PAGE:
Gold, The Dow, Bubbles And The Coming Correction

by: Jason Hamlin


The Dow Jones Industrial Average is trading at all-time highs. The Nasdaq and the S&P 500 are similar. This begs many questions.
  • Are the high stock prices supported by fundamentals or have they been levitated with "easy money"?
  • Bubbles always collapse and prices crash. Stock indices are too high, but are they in historical bubble territory?
  • What about gold, silver, real estate and bonds? Are they also in bubbles?
 
Quick Conclusions: Easy money and massive debts, thanks to the Federal Reserve and fractional reserve banking, have created overvaluations and bubble like prices in stocks, bonds and real estate. Gold and silver prices have suffered. Expect reversals!
 
Why?
 
Consider a century of the DJIA (Dow Jones Industrial Average) on a log scale. The index has exponentially increased. But during the past century, the purchasing power of the U.S. dollar has declined 97% to 99%, which accounts for much of the increase in the DJIA.
 
 
The Nasdaq is similar. National debt increases, commercial and central banks pump dollars into the economy, the excess dollars devalue all existing dollars, and prices rise. Further, many of the created dollars since 2008 have been invested into the stock and bond markets, propelling them higher. Rising debt and minimal interest rates encourage real estate speculation, stock buybacks, bond rallies, margin loans and unsustainable prices. Mortgage debt, corporate debt, margin debt and consumer debt have again reached excessive levels.
 
National Debt
 
Debt has increased at roughly 9% per year for a century.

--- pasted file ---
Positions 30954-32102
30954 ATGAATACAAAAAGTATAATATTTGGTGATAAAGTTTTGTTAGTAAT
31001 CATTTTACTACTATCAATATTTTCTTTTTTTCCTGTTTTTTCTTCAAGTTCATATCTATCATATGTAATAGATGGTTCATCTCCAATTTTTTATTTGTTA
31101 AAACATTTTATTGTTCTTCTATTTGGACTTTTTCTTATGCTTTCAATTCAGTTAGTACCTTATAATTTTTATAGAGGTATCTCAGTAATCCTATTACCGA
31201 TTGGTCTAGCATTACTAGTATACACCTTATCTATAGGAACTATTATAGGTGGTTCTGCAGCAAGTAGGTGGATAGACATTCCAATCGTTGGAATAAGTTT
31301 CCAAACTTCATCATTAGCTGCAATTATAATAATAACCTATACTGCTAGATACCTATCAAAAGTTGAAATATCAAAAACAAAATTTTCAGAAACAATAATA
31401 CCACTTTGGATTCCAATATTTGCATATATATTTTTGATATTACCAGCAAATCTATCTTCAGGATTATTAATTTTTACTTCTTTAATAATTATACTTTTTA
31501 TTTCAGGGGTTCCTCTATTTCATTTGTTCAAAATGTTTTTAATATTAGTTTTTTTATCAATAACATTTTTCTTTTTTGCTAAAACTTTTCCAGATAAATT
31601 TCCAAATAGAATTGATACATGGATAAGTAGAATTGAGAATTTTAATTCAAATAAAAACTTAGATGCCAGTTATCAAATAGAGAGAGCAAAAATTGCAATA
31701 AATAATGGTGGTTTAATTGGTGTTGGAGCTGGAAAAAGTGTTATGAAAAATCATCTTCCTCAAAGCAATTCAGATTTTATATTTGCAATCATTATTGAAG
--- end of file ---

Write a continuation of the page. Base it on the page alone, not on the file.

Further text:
Thought experiment: Which presidents, congresspersons, lobbyists, Deep State supporters, military contractors and entitlement recipients want spending and debt reduced?
 
Spending and debt will increase until they can't, which might be years into the future. Expect more spending and debt increases, which will further devalue the dollar and cause price rises in stocks, bonds, commodities, medical care, consumer goods, college tuition, gold, silver and more. Some will rapidly increase while others languish.
 
 
"Easy money" has been a large contributor to higher prices. Yes, technology, productivity and genius have been important in some cases, but central banks desire and instigate continual devaluation of their currencies. Higher prices for stocks and bond result from "printing money."
 
 
Bubbles?
 
Bubbles occur when prices spike higher independent of fundamentals and relationships to other prices. Look at the rate of change indicator (ROC) for the Nasdaq 100 Index. This indicator calculates a comparison of prices versus 12 months previously. It is one of many "bubble" indicators.
 
 
 
The maximum ROC for the Nasdaq 2000 bubble was 121. Current ROC is 33. The Nasdaq ROC is historically low compared to the bubble of 2000, as the current rise in stock valuations has been more gradual.

The maximum ROC for silver in the 1980 bubble was 468. The maximum ROC for silver in 2011 was 161, far below the bubble territory of 1980. Silver and gold are clearly not in bubble territory in June 2017 but look very undervalued historically.
 
 
What About Gold Compared to the DJIA?
 
Both gold and the Dow have risen exponentially for many decades, as the dollar has been devalued.